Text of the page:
Crime Newsletter #4 – June 2020

June 3, 2020

In the fourth instalment of the crime newsletter:

Protecting the Police Pursuer
In May 2019 police drivers involved in crashes were to be given increased protection from prosecution under new laws according to the government, following the Home Office Consultation in 2018. In this article, Richard Littler QC considers whether any change to the legislation will provide protection and reassurance for police pursuers

Guidance on the submission of Crown Court LAA claims
Following on from Fiona Clancy’s article in the last issue regarding the Criminal Legal Aid Regulations surrounding PPE, Damian Nolan discusses other practical aspects relating to the submission of PPE claims.

When is a conspiracy not a conspiracy?
Stella Hayden examines the recent case of R v Johnson (Ryan) [2020] EWCA Crim 482 in which the Court of Appeal considered the scope of criminal conspiracy.

The Domestic Abuse Bill – Decimation of the “Rough Sex” Defence?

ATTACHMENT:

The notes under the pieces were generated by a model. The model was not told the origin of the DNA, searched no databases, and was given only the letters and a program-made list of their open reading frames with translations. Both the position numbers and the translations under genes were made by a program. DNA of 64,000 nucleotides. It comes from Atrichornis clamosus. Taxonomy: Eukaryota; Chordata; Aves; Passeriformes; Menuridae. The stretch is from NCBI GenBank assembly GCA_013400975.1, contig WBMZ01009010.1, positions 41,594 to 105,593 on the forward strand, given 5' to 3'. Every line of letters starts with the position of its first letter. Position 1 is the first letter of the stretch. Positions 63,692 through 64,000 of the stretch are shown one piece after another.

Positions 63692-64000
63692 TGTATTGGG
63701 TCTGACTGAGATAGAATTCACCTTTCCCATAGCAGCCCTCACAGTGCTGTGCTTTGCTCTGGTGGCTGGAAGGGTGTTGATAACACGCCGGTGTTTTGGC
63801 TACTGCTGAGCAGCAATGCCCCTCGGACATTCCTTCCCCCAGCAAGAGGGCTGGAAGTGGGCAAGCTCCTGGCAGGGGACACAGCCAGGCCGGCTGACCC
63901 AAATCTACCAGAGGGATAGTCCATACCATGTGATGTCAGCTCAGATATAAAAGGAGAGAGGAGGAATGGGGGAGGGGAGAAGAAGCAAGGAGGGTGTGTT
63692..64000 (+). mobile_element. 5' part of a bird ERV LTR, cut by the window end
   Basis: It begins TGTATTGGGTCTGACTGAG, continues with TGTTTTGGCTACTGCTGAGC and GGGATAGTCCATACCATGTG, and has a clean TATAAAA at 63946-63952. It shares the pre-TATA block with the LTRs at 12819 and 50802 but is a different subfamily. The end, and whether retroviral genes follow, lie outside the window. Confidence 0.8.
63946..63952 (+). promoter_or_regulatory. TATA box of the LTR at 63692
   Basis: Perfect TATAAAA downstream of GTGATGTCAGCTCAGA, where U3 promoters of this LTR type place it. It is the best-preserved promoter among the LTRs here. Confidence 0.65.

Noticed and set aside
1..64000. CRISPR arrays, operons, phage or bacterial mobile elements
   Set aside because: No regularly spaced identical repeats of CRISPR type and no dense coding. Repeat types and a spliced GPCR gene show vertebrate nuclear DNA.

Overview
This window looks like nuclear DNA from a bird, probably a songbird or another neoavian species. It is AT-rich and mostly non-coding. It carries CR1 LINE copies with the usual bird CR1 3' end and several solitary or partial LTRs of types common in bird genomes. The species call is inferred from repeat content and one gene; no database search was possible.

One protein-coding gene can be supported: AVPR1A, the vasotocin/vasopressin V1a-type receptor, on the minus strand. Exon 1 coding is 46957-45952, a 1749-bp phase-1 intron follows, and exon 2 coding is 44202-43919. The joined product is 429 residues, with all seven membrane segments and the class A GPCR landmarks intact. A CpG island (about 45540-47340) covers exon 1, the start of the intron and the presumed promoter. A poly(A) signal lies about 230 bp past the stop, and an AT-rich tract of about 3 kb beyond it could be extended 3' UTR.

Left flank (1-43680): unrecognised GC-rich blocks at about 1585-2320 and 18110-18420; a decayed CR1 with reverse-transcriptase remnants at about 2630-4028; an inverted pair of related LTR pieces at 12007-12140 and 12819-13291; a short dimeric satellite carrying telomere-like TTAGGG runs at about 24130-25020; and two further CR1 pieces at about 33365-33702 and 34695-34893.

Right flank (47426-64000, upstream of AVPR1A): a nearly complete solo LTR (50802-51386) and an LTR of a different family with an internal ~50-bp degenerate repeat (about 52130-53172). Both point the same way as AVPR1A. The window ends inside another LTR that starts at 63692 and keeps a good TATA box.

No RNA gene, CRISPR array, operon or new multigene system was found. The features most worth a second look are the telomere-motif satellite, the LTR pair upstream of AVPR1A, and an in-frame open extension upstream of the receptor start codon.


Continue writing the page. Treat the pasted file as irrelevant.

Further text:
Caroline Abraham provides a note on the long-awaited Domestic Abuse Bill recently debated at second reading that proposes to extend protection to victims of domestic abuse.

Personal Mitigation in Police Misconduct Cases
In this article, Julian King discusses the importance and relevance of personal mitigation in Police Misconduct cases, with reference to the new regulations and a number of significant cases.

Innocent until proven guilty? 
Eddison Flint looks at the right to privacy whilst under criminal investigation with reference to Richard v British Broadcasting Corporation and another [2018] EWHC 1837 (Ch). [2019] Ch. 169

Victim Personal Statements and categorisation in sentencing exercises
Alexandra Sutton considers the probative weight of victim personal statements with reference to the recent case of Karan Panta [2020] EWCA Crim 633.

Keeping clients out of custody during Covid-19 – Practical options available to the Defence
In this article, criminal pupil Harriet Lavin discusses recent and relevant case law which can assist the defence at four different stages of the criminal justice system: obtaining bail, opposing CTL extensions, suspending sentences and early release from custody for those already convicted.

Click here to view the latest crime newsletter.